Brock Masters 3 years, 9 months ago

Does anyone know if Chris Lemmon serves up some tasty barbecue? Wish someone would post about his BBQ at least once or maybe a dozen times in a row.

Bob Forer 3 years, 9 months ago

Chris Lemmon serves up some tasty barbecue. Long, long ago I used to eat at his restaurant at least twice a week. It's our loss that he is not keen on the idea of getting back into the restaurant business, but I understand that if you contact him well in advance, he might be amenable to selling a few slabs and a pound or two of brisket, provided he in already preparing food for a catering job.

Bob Forer 3 years, 9 months ago

Chris Lemmon serves up some tasty barbecue. Long, long ago I used to eat at his restaurant at least twice a week. It's our loss that he is not keen on the idea of getting back into the restaurant business, but I understand that if you contact him well in advance, he might be amenable to selling a few slabs and a pound or two of brisket, provided he in already preparing food for a catering job.

Bob Forer 3 years, 9 months ago

Chris Lemmon serves up some tasty barbecue. Long, long ago I used to eat at his restaurant at least twice a week. It's our loss that he is not keen on the idea of getting back into the restaurant business, but I understand that if you contact him well in advance, he might be amenable to selling a few slabs and a pound or two of brisket, provided he in already preparing food for a catering job.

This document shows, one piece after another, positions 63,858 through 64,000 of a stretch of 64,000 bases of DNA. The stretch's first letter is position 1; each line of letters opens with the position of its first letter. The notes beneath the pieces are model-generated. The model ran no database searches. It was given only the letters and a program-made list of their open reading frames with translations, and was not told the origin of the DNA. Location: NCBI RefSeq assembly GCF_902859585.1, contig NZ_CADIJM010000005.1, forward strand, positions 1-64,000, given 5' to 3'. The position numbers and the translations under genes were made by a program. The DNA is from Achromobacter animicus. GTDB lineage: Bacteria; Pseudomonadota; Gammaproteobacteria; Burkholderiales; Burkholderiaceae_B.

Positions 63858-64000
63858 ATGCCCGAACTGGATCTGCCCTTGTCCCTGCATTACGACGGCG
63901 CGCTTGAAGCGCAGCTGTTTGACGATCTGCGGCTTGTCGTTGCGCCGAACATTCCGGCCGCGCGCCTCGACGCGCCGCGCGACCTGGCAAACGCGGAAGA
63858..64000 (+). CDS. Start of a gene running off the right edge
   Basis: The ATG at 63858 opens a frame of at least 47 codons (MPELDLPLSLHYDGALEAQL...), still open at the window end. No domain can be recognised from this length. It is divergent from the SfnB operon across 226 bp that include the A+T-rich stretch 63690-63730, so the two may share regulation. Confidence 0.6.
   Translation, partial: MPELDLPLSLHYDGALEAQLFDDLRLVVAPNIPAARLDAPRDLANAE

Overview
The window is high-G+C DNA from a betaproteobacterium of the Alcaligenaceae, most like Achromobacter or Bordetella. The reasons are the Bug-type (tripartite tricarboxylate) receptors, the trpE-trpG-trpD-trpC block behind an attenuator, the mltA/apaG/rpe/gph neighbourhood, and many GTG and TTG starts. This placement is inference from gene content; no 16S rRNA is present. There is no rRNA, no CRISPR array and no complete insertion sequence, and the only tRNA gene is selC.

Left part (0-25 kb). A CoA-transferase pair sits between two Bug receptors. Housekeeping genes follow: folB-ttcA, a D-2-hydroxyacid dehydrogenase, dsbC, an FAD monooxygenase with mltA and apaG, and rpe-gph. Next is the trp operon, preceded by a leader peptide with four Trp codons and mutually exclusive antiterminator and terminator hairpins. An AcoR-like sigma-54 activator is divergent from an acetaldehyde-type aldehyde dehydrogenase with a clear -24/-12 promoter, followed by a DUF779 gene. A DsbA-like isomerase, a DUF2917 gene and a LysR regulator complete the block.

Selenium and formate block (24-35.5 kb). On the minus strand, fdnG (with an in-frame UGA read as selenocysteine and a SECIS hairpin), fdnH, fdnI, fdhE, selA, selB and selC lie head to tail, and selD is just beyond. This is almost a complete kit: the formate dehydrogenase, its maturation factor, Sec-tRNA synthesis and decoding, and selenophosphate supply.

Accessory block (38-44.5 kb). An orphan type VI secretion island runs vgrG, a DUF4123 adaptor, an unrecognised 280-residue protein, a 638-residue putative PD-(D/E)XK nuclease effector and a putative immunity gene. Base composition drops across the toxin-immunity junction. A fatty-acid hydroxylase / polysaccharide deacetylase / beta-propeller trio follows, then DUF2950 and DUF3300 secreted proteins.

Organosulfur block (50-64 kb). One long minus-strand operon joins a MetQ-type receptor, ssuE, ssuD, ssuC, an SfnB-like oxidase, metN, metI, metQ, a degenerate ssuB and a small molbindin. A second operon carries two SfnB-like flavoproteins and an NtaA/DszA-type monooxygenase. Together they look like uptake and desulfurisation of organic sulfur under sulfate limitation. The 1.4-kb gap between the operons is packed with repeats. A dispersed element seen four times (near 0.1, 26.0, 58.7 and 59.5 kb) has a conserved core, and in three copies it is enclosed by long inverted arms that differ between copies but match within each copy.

Bob Forer 3 years, 9 months ago

Chris Lemmon serves up some tasty barbecue. Long, long ago I used to eat at his restaurant at least twice a week. It's our loss that he is not keen on the idea of getting back into the restaurant business, but I understand that if you contact him well in advance, he might be amenable to selling a few slabs and a pound or two of brisket, provided he in already preparing food for a catering job.

Bob Forer 3 years, 9 months ago

Chris Lemmon serves up some tasty barbecue. Long, long ago I used to eat at his restaurant at least twice a week. It's our loss that he is not keen on the idea of getting back into the restaurant business, but I understand that if you contact him well in advance, he might be amenable to selling a few slabs and a pound or two of brisket, provided he in already preparing food for a catering job.

puddleglum 3 years, 9 months ago

man, I'm looking for some tasty barbecue, but I will only buy it if someone out there can tell me who makes it. any ideas?

Brock Masters 3 years, 9 months ago

I'd love to help you out but I don't have a clue. Maybe someone will post about someone who serves up tasty barbecue.

auntmimi210 3 years, 9 months ago

There used to be a guy...name escapes me... Chris Lemmon maybe? I heard he served up some tasty barbecue. Not sure though. Can anyone help us out on this one?

George_Braziller 3 years, 9 months ago

Any business moving into the south end that crappy shopping center is one place I don't want to eat. After 15 years we finally moved our offices because the landlord wouldn't fix the leaking roof or take care of the horrible cockroach problem.

It was so bad the entire space had to eventually be gutted because no one would rent the place. That shopping center should have been bulldozed long ago.

Bob Forer 3 years, 9 months ago

It was recently sold to a new owner who is putting some money in it. They just finished putting on a new roof, and i understand the parking lot will be repaired soon.